Hussein Erkenov – Sto dney do prikaza AKA 100 Days Before the Command (1994)

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Banned By The Soviets!

Visually astonishing, erotically charged and emotionally jarring, 100 Days Before The Command is Hussein Erkenov’s courageous and stinging indictment of communism.

Five young Red Army recruits struggle for survival against the merciless violence that surrounds them on a daily basis. Their only means of saving their dignity is by preserving the humanity and compassion they share for each other.

Although not an overtly gay film, Erkenov’s 100 Days Before The Command is remarkably direct in it’s homoerotic imagery and subtexts. The film includes scenes where the soldiers share an intimacy and tenderness that is far removed from the brutality of most of their waking hours. (Amazingly, all the roles are played by real-life soldiers except for one professional actor.)

Banned by Soviet censors upon its initial release, Erkenov was forced to create his own sales company in order for the film to be screened at the 1995 Berlin Film Festival. 100 Days Before The Command is a unique entry into the world of post-cold war filmmaking from behind the former Iron Curtain.

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Made in the final months of the Soviet Union, the film follows three young Red Army recruits, Zyrin, Belikov and Elin. The film has no narrative structure and rather than telling a story uses vignettes to show the conditions in which Soviet army recruits lived. The film is often homoerotic, the soldiers are shown to have very little privacy and are forced into such intimate acts as washing each other.

Plot: Five young Red Army recruits struggle for survival against the merciless violence that surrounds them on a daily basis. Their only means of saving their dignity is by preserving the humanity and compassion they share for each other. Visually astonishing, erotically charged and emotionally jarring, this film is Hussein Erkenov’s courageous and stinging indictment of Communisum. Banned by the Soviet censors upon its initial release the film had to be smuggled out of the country to make its world wide premier at the 1995 Berlin Film Festival.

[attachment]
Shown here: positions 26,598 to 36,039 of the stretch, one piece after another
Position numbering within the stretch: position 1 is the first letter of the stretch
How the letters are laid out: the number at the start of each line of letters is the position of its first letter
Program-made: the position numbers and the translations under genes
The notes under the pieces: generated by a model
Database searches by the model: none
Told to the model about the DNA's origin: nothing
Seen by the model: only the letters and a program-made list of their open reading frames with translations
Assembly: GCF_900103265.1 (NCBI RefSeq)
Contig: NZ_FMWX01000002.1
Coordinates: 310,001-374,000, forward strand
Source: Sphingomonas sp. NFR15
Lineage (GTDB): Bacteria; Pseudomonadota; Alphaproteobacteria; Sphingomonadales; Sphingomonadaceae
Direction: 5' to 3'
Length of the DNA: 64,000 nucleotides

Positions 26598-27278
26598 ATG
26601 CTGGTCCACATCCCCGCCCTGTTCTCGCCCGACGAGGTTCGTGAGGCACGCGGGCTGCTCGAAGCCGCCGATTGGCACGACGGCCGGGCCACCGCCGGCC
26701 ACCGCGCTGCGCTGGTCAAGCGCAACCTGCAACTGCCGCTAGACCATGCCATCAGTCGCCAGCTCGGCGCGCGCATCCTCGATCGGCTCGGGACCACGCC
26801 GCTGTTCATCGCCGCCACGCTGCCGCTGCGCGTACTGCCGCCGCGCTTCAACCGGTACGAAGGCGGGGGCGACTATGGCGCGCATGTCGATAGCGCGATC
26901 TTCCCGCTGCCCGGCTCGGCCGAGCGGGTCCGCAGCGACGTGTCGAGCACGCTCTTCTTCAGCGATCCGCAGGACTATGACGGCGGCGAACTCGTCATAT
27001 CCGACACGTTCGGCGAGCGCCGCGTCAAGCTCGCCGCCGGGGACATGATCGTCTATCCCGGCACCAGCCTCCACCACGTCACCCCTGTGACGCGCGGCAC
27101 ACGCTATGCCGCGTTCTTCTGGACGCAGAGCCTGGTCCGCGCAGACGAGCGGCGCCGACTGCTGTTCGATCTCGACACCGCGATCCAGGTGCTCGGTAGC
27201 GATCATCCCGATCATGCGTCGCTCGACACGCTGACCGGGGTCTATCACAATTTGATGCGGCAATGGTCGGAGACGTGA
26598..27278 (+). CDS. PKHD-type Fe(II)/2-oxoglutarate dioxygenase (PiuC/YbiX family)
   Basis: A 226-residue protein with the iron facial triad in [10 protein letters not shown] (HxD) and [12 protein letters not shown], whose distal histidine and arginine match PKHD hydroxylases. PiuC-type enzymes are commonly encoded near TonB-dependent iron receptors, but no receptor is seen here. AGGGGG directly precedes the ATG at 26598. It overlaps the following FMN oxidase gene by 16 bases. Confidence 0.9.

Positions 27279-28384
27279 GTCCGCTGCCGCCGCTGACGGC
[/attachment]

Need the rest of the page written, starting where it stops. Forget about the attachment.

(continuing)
Review: Shot in 1990, but not seen outside Russia until the director took a print to the 1994 Berlin Film Festival, this expressive anti-militarist collage must have come as quite a shock to the Gorky studio which funded it and to the local army barracks which offered manpower and facilities. Both were apparently duped by a fake script, concealing the film’s swingeing assault on the brutality, dehumanisation and outright despair that was the ordinary Russian soldier’s lot. The film’s non-linear narrative encompasses a wider field of concern, however, than the strictly political. While one might rank director Erkenov’s work beside that of such mavericks as Tarkovsky and Paradjanov, the Uzbeki-born director is more directly confrontational in using the Russian realist tradition to his own ends, revealing harsh poetic truths about a country whose troops have served in the Afghan war and a recent series of internal conflicts. If the obfuscatory construction makes it hard-going at times, the film has a burning commitment and a forthright individuality that’s hard not to admire. Recommended to those with a strong constitution.

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Language(s):Russian
Subtitles:English, German embedded sub/idx

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